2. This tax applies to local corporate taxpayers required to file an income tax return, which include branch offices and permanent establishments (PEs) of foreign entities.
  3. The surtax applies to income tax for equality taxpayers on their taxable income that exceeds COP800 million. The surtax apples for 2015 through 2018. The rates of the surtax are 5% for 2015, 6% for 2016, 8% for 2017 and 9% for 2018. The surtax is subject to an advance payment that is calculated applying the corresponding tax rate for the relevant year to the taxable income of the prior year. The surtax does not apply to companies that operate or are located in offshore free trade zones.
  4. Corporate income tax rates applicable to non-residents that receive Colombian source income not attributable to a branch or PE and that are required to file an income tax return in Colombia are temporarily increased from 2015 through 2018 (2015: 39%; 2016: 40%; 2017: 42%; and 2018: 43%). The National Tax and Customs Administration issued Official Opinions 11676 and 12343 of 2015, which state that withholding tax rates set at 33% were not modified because the increase of the corporate income tax rates for foreign entities did not change the general withholding tax rates. However, these opinions did not address the withholding tax rate applicable to dividends. Consequently, the increase of rates may affect the applicable withholding tax rate on dividends.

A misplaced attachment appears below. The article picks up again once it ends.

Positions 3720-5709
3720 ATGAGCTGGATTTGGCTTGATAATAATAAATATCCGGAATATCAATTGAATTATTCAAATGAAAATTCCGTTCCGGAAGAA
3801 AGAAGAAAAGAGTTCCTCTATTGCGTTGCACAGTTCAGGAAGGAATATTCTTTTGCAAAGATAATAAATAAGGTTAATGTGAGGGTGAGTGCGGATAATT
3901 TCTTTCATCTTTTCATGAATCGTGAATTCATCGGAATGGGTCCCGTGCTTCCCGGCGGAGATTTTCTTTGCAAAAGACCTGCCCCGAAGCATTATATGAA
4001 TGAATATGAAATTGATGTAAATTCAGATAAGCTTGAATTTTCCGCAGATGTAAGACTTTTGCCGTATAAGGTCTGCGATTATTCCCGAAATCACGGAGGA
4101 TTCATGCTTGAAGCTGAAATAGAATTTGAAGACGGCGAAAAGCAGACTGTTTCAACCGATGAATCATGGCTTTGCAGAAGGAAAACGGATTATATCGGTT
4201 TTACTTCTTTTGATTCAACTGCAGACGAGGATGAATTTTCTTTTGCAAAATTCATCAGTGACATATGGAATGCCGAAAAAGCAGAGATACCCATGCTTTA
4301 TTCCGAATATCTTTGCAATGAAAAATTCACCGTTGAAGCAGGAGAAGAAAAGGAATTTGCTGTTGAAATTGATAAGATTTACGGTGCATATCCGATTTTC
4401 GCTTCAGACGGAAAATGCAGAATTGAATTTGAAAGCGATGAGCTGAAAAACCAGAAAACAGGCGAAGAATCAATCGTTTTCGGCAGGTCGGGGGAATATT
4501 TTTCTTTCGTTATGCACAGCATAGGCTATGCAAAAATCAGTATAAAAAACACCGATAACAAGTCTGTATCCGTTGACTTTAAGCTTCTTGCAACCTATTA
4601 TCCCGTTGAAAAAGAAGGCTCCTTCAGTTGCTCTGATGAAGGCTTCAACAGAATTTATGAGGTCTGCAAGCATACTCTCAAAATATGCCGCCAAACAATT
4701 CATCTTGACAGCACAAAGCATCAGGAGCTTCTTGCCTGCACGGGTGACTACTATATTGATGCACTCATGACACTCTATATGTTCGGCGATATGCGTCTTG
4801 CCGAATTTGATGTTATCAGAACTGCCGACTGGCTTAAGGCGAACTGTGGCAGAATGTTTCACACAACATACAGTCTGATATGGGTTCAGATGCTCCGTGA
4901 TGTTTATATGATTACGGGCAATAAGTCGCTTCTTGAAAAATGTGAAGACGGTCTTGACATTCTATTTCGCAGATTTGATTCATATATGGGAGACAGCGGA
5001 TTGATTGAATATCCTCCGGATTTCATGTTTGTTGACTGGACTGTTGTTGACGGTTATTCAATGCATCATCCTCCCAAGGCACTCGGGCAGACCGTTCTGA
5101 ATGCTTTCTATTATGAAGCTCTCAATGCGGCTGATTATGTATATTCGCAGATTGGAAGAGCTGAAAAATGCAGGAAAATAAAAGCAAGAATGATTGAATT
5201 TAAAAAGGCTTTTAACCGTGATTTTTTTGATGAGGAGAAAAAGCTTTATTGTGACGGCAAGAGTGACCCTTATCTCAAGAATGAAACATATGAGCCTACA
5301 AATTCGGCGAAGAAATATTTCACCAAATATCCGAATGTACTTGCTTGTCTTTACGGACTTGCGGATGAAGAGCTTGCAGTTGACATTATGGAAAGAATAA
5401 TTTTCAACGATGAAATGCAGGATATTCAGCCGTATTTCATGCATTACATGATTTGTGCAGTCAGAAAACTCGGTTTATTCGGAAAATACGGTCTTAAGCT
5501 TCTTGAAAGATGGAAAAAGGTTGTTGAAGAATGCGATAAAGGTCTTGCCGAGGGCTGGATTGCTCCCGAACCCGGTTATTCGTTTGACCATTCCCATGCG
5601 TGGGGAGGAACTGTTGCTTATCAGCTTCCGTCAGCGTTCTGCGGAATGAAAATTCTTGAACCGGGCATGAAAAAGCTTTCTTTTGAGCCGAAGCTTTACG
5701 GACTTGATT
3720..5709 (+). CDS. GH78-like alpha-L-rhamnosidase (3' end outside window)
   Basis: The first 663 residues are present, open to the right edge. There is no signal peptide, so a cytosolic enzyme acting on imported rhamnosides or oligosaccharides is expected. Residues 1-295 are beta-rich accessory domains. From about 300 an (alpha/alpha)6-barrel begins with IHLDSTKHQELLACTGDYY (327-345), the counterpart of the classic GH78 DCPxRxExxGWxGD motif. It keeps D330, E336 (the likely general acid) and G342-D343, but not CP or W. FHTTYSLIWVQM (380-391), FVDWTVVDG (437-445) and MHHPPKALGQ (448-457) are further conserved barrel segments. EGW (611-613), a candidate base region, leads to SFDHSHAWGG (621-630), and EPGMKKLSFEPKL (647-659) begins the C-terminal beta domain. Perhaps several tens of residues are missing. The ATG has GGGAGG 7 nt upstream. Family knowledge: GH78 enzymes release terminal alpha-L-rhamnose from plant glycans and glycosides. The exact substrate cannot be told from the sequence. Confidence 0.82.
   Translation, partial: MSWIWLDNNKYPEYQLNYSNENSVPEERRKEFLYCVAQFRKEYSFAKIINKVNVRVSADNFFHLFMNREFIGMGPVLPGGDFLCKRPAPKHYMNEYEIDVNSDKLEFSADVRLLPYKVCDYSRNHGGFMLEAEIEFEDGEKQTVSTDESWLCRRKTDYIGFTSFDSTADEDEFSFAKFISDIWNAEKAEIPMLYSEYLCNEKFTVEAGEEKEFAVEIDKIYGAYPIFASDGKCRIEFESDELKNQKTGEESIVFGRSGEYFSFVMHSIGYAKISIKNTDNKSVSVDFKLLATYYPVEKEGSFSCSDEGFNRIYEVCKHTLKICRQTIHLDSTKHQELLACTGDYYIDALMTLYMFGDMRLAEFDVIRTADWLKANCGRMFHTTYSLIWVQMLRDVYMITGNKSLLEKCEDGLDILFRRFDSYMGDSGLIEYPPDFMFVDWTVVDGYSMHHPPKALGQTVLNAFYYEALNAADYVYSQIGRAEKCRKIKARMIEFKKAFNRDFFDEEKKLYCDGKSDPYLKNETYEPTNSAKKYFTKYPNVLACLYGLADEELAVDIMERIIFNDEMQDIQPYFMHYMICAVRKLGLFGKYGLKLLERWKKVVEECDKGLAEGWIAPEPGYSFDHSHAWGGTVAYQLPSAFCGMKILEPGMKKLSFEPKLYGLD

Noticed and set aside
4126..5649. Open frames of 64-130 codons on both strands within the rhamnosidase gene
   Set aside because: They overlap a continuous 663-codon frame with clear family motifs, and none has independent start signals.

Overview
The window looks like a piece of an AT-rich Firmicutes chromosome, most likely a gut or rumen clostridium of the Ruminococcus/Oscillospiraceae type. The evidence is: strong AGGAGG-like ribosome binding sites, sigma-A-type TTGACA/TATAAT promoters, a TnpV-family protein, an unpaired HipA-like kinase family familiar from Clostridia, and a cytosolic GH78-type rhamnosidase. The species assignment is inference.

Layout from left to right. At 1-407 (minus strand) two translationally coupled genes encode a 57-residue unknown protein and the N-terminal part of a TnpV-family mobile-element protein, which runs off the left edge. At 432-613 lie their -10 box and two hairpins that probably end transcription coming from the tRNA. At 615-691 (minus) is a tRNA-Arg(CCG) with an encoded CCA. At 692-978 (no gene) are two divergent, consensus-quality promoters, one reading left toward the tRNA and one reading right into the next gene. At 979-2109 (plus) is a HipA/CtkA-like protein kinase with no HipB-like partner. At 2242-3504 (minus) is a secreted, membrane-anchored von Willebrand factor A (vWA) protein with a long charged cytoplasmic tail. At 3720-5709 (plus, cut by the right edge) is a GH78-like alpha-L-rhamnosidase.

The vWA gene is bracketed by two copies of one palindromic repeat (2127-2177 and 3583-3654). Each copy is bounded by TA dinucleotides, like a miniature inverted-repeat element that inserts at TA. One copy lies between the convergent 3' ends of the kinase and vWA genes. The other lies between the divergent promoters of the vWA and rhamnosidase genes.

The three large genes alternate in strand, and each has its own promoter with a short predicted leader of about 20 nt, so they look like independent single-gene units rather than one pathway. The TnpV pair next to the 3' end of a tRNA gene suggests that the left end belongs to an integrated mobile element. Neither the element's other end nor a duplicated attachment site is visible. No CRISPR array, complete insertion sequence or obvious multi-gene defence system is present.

5. Dividends paid to non-residents are not subject to tax if the dividends are paid out of profits that were taxed at the corporate level. If the profits were not taxed at the corporate level, dividends paid to non-residents that are not attributable to a branch or PE are subject to withholding tax at the corporate income tax rate of 40% for 2016. Dividends paid between domestic corporations are not subject to tax if the company generating the profits out of which the dividends are paid is taxed on these profits in Colombia. Otherwise, the dividends are included in the income tax return of the recipient of the dividends. A 20% withholding tax is imposed on dividends paid to residents if the taxpayer is required to file an income tax return.
  6. Interest paid or accrued by Colombian residents to foreign entities on loans with a term equalling or exceeding one year are subject to 14% withholding tax; otherwise, the applicable rate is 33%. Interest paid on loans that have a term equal or greater than eight years and that are related to certain infrastructure projects are subject to a 5% withholding tax. Interest paid by Colombian financial institutions and interest paid by Colombian residents to foreign entities with respect to international trade operations are deemed to be foreign-source COLOMBIA 307 income and are accordingly exempt from withholding tax. Certain qualified loans executed before 31 December 2010 do not generate Colombian-source income. As a result, interest on such loans is exempt from withholding tax.
  7. This withholding tax applies to consulting services, technical services and technical assistance services rendered in Colombia or from abroad by non-residents that are not domiciled in Colombia.

Source: EY 2016 Worldwide Corporate Tax Guide